Saturday 11 June 2016


The Nature Conservation Council of NSW (NCC) is concerned that the NSW Government’s recently released proposed Biodiversity Conservation legislation will lead to further loss of koalas in western NSW.
The increase in land clearing resulting from this weakening of native vegetation protection laws, plus the impact of climate change, are seen as likely to lead to koala extinction in the west of the state.

NCC CEO Kate Smolski said, “Land clearing is one of the biggest threats to our koalas in NSW, particularly in the state’s western regions where its habitat has become severely fragmented by more than 200 years of tree-clearing.”

She has called on Premier Baird to go back to the drawing board on the legislation if he wants to ensure the koala’s long-term survival.

Concerns about the survival of the koala in NSW and Queensland led to its listing as vulnerable under the federal Environment Protection and Biodiversity Conservation Act in 2012.

There is good reason for this concern.  On the east coast koala numbers declined more than 40% between 1990 and 2010.   In the west, in the Pilliga Forest for example, an area that was formerly a stronghold for the species, a 2013 survey found that the population had crashed by 75% in 10 years.  So that population is now considered highly endangered.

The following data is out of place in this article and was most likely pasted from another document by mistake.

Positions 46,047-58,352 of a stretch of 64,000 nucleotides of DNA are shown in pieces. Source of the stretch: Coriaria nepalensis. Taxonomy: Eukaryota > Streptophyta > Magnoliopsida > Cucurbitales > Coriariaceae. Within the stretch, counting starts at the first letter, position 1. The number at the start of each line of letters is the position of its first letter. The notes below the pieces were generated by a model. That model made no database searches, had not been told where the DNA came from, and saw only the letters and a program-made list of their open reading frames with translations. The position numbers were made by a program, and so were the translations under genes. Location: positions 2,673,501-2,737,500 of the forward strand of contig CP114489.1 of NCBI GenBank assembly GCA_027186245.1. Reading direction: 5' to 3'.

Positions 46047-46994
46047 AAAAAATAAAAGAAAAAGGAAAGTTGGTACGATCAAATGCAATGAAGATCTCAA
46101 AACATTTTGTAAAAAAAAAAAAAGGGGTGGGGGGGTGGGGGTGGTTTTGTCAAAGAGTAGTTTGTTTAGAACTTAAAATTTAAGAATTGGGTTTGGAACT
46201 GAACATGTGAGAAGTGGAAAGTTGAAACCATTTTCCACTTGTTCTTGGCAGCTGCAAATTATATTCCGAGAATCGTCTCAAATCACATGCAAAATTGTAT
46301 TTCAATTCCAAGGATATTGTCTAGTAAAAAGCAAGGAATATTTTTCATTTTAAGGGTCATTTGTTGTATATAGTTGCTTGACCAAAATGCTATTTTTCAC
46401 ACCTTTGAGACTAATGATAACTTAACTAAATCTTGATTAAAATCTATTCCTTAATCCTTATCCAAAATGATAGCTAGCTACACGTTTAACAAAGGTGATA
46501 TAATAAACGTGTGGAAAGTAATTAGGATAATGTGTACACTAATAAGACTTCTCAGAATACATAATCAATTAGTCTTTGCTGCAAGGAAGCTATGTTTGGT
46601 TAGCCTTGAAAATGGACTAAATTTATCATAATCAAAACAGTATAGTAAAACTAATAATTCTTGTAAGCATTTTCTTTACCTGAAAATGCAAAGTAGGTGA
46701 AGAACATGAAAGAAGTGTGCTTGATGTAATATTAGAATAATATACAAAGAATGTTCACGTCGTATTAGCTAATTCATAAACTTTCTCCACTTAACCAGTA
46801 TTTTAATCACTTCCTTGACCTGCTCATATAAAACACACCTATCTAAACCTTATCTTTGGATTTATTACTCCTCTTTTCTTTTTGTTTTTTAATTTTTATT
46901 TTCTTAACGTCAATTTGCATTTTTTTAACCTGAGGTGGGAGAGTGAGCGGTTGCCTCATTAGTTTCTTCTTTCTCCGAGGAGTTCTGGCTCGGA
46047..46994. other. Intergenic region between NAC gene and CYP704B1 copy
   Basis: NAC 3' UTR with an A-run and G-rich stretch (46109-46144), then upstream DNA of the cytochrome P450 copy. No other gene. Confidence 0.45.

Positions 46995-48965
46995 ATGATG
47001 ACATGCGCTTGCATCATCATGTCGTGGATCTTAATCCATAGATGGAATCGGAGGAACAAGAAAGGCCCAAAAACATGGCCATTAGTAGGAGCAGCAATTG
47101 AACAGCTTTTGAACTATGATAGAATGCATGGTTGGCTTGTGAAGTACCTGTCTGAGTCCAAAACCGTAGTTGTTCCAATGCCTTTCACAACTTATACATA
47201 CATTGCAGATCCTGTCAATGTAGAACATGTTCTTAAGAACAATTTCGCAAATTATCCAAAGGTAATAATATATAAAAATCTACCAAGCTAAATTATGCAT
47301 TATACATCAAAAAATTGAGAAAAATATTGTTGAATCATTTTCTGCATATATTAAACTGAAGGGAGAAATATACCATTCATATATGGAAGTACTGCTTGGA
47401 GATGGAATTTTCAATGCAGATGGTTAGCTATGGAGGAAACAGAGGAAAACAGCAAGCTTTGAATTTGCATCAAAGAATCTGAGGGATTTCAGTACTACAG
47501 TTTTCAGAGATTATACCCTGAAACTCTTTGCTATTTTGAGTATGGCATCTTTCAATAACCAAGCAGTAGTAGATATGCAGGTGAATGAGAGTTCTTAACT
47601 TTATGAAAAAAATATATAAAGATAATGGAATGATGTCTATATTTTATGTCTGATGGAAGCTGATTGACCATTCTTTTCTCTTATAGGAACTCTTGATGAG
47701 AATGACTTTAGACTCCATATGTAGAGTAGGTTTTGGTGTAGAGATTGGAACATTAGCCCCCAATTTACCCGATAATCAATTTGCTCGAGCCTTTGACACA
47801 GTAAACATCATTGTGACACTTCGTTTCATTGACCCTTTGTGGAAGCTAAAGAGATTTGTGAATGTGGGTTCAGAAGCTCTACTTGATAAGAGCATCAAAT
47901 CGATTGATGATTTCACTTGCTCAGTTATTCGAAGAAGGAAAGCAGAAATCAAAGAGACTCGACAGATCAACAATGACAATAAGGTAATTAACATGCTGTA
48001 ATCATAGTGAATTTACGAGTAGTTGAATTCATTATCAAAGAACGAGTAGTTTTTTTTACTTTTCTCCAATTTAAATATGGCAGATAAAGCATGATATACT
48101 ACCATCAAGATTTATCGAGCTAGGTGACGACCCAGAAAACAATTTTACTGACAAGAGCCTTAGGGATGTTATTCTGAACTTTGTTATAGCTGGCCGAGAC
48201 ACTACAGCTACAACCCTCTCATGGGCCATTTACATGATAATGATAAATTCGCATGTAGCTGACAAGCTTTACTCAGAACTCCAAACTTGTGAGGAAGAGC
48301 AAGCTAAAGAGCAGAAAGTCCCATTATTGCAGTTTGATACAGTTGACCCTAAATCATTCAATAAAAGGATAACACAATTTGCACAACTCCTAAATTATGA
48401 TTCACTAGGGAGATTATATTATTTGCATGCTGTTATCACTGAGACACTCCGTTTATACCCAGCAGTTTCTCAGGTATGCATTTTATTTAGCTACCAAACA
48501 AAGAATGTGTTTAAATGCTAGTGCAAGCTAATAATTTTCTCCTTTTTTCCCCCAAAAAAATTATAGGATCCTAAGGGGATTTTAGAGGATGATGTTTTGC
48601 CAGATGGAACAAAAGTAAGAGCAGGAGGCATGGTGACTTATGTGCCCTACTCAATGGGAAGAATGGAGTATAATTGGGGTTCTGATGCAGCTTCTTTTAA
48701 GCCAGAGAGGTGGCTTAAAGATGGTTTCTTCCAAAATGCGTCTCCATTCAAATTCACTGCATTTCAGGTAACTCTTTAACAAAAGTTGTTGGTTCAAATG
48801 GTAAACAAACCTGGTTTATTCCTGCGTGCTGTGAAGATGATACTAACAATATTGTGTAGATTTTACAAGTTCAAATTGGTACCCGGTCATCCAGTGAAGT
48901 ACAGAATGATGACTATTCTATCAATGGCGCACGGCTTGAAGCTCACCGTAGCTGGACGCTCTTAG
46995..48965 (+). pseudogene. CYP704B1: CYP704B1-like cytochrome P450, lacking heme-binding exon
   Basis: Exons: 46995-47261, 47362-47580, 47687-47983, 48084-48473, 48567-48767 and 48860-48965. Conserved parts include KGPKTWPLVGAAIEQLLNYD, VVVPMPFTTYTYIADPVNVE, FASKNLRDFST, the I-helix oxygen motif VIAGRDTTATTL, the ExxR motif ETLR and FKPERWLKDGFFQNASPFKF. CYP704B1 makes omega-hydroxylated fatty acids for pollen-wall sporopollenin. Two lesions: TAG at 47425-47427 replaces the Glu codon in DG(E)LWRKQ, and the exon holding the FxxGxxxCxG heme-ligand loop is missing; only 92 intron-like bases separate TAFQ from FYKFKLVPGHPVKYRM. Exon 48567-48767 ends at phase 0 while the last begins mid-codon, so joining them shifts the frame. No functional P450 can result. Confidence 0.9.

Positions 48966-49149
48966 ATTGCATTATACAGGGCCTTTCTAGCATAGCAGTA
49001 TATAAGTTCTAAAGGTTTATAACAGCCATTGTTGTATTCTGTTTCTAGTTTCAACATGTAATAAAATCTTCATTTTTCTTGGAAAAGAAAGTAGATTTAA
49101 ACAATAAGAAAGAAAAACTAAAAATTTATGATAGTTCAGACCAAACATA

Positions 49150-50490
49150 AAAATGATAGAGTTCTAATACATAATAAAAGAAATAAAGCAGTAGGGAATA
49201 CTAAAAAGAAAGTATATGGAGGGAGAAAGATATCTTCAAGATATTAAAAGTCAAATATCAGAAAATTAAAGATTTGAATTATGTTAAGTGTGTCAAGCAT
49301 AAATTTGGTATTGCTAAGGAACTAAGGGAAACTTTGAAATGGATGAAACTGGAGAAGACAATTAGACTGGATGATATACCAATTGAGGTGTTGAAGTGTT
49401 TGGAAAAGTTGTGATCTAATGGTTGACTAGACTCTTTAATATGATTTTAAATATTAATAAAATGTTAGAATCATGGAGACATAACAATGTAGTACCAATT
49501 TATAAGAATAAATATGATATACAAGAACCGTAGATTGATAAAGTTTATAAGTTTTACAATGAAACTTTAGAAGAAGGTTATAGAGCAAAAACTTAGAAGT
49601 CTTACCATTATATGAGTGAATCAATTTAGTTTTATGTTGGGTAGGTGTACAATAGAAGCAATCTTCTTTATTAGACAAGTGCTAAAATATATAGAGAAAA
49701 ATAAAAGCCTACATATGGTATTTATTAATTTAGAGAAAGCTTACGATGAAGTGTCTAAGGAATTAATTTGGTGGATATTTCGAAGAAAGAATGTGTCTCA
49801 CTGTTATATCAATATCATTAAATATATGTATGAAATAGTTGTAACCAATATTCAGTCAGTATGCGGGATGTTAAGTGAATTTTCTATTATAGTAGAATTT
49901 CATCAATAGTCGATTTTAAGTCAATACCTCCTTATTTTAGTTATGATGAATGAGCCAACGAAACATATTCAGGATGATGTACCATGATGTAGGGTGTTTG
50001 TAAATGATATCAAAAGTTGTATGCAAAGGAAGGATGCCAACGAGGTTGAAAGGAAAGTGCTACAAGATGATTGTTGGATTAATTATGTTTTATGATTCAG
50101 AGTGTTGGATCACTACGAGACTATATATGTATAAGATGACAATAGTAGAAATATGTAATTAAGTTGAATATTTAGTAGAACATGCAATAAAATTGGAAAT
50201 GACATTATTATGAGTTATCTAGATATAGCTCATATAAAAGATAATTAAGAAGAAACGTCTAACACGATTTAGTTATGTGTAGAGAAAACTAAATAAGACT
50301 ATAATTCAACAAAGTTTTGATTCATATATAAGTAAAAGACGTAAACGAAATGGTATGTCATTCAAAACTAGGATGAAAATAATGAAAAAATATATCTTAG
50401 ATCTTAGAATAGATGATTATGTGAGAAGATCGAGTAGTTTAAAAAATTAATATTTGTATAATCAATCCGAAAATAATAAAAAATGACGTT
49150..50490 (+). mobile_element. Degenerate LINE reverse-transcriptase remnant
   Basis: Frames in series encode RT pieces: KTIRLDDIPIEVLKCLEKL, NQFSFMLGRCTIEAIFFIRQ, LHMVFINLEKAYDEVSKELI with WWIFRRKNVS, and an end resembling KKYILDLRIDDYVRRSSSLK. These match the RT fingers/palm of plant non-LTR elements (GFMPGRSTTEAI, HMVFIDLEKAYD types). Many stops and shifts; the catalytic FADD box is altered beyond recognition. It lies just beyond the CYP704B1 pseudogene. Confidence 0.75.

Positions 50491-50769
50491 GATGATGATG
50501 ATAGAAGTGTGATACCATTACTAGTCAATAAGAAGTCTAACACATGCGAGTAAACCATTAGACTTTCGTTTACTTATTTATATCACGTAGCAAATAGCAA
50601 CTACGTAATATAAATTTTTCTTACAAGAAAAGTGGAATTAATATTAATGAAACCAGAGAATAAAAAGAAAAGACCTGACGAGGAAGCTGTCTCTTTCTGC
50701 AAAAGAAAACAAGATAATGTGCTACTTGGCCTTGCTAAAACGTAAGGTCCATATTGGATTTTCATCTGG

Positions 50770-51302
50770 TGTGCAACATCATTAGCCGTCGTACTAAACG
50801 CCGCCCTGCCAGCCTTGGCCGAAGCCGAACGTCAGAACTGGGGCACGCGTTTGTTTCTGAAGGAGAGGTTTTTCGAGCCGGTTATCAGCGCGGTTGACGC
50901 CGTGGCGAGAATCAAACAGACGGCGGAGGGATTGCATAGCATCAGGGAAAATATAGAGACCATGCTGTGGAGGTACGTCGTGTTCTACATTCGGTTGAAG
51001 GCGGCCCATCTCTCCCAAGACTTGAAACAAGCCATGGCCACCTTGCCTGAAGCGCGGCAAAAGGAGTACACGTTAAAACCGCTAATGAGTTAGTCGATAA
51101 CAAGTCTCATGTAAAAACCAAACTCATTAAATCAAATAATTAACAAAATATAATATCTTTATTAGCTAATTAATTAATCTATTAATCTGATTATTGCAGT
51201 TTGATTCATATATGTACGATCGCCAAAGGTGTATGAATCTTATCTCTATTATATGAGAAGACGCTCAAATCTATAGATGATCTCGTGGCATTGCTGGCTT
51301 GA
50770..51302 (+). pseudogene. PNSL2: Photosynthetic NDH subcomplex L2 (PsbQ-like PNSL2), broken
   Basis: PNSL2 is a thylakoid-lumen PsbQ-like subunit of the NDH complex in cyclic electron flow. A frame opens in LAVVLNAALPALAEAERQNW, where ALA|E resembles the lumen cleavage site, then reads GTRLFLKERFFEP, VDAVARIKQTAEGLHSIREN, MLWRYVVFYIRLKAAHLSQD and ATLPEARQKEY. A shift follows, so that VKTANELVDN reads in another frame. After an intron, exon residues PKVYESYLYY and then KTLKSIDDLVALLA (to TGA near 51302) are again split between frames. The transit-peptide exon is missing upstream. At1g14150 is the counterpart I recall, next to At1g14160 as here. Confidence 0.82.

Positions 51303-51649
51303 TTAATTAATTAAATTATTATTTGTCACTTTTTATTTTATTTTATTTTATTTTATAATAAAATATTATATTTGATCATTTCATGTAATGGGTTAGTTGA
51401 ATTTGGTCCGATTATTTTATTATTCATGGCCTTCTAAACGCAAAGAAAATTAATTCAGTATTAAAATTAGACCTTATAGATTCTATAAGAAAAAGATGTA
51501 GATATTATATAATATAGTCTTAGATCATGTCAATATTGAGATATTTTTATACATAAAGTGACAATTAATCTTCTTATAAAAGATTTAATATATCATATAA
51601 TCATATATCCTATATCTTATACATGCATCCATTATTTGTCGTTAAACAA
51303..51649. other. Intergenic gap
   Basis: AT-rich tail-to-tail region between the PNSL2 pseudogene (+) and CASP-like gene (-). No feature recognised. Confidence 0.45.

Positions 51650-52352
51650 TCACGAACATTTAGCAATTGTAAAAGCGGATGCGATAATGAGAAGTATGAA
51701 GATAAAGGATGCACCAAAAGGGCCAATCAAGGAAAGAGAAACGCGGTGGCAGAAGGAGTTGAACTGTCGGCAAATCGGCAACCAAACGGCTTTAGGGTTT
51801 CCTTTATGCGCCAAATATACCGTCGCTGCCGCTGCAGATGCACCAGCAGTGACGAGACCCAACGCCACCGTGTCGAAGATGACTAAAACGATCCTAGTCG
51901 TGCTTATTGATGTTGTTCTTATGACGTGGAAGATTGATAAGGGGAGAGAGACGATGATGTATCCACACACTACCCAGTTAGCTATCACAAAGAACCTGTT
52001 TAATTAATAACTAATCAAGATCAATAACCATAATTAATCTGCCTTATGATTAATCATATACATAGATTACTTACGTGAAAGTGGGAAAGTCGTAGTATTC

Key threats to koala survival are habitat loss, habitat fragmentation, predation from dogs, vehicle strike, disease, drought, climate change and inbreeding.

Koalas are not the only species under threat from these new laws.   Many other fauna and flora species will suffer if there is a return to broadscale land clearing.

The NCC is calling for improvements in the proposed legislation to safeguard the future of the natural environment. 

One of these improvements is ruling out clearing bushland that is critical habitat for threatened wildlife.
Another is development of a scheme to pay “cash for compensation” to support farmers who protect wildlife, healthy soils and pure water supplies.

And another is comprehensive mapping of the state’s 1500 vegetation communities.

Submissions can be made on the proposed legislation until 28 June.
-          Leonie Blain

 This  post originally appeared in the VOICES FOR THE EARTH column in The Daily Examiner on 23rd May, 2016.